Fusion of two divergent fungal individuals led to the recent emergence of a unique widespread pathogen species.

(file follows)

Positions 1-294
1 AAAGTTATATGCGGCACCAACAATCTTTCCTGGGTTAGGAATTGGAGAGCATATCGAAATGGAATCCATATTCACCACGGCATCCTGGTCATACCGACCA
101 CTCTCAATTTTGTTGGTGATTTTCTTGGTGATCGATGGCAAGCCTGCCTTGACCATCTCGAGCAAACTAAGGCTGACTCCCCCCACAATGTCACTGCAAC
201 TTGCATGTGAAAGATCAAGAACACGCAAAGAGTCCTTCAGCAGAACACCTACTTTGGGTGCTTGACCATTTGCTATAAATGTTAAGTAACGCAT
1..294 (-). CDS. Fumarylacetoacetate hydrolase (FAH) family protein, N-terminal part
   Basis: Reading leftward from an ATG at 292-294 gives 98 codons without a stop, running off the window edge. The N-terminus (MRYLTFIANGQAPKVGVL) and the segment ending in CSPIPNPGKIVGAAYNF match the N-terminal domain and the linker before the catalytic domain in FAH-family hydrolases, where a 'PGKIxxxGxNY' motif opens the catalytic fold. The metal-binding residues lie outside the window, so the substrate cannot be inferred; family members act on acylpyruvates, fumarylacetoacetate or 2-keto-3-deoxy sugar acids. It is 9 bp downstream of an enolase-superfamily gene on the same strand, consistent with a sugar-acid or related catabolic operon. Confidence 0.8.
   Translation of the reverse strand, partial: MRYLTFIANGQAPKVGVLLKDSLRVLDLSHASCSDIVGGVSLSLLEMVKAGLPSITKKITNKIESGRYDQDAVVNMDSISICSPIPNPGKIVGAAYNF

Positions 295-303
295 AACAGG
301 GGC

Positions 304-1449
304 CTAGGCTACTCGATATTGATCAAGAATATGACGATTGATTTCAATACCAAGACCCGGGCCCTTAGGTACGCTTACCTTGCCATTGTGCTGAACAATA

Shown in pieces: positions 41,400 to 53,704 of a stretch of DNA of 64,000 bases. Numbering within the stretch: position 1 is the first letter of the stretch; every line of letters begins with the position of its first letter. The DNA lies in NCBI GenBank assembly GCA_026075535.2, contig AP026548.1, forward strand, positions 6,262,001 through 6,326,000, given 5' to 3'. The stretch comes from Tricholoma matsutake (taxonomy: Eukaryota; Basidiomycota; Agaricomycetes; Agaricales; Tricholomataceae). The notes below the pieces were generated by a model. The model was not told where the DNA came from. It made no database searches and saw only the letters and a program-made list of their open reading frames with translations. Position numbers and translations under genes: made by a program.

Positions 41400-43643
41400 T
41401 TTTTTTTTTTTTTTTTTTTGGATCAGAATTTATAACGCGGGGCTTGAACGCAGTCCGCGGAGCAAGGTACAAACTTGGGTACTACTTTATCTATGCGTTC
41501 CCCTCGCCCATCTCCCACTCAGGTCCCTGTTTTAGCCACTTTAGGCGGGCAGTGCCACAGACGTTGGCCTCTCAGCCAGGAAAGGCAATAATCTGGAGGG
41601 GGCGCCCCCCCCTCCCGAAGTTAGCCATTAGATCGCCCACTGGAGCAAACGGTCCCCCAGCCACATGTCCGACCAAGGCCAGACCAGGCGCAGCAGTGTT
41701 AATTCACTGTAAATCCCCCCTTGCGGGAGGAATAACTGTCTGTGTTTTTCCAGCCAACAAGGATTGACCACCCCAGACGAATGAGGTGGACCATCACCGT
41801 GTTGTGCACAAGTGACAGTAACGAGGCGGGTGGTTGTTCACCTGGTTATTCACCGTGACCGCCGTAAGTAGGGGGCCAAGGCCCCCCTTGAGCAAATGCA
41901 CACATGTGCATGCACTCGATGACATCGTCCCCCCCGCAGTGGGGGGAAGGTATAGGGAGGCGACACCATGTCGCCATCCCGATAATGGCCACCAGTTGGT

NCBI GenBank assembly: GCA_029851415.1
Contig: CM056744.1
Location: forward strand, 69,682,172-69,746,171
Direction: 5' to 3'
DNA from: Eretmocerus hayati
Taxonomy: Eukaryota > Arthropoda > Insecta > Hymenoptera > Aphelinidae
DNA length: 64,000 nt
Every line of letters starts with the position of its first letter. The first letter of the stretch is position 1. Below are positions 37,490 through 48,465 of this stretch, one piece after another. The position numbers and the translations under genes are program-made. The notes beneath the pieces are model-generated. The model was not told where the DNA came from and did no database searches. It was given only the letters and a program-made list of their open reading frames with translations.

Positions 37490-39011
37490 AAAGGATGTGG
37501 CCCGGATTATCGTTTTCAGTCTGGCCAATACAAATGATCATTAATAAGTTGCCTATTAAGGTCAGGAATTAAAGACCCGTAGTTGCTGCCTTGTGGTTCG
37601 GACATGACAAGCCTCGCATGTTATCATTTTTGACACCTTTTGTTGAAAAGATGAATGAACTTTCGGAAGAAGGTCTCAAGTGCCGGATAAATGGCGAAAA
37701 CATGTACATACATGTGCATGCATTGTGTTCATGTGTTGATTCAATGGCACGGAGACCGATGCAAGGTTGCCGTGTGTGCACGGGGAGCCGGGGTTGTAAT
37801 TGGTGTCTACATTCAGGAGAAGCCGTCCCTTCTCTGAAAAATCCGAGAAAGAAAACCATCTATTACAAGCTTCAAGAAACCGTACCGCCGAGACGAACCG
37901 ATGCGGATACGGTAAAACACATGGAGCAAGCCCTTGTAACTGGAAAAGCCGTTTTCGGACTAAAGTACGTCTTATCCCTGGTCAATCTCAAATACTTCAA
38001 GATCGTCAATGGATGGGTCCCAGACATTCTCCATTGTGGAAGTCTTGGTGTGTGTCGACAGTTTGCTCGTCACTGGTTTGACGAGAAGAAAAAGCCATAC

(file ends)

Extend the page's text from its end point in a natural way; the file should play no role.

In a genome alignment of five individuals of the ascomycete fungus Zymoseptoria pseudotritici, a close relative of the wheat pathogen Z. tritici (synonym Mycosphaerella graminicola), we observed peculiar diversity patterns. Long regions up to 100 kb without variation alternate with similarly long regions of high variability. The variable segments in the genome alignment are organized into two main haplotype groups that have diverged ∼3% from each other. The genome patterns in Z. pseudotritici are consistent with a hybrid speciation event resulting from a cross between two divergent haploid individuals. The resulting hybrids formed the new species without backcrossing to the parents. We observe no variation in 54% of the genome in the five individuals and estimate a complete loss of variation for at least 30% of the genome in the entire species. A strong population bottleneck following the hybridization event caused this loss of variation. Variable segments in the Z. pseudotritici genome exhibit the two haplotypes contributed by the parental individuals. From our previously estimated recombination map of Z. tritici and the size distribution of variable chromosome blocks untouched by recombination we estimate that the hybridization occurred ∼380 sexual generations ago. We show that the amount of lost variation is explained by genetic drift during the bottleneck and by natural selection, as evidenced by the correlation of presence/absence of variation with gene density and recombination rate. The successful spread of this unique reproductively isolated pathogen highlights the strong potential of hybridization in the emergence of pathogen species with sexual reproduction.